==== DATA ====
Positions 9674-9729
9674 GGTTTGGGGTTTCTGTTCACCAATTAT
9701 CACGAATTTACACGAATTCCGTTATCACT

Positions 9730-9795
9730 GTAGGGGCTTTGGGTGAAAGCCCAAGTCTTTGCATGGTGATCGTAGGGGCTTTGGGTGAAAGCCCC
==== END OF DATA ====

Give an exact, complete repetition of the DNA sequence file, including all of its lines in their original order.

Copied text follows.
Positions 9674-9729
9674 GGTTTGGGGTTTCTGTTCACCAATTAT
9701 CACGAATTTACACGAATTCCGTTATCACT

Positions 9730-9795
9730 GTAGGGGCTTTGGGTGAAAGCCCAAGTCTTTGCATGGTGATCGTAGGGGCTTTGGGTGAAAGCCCC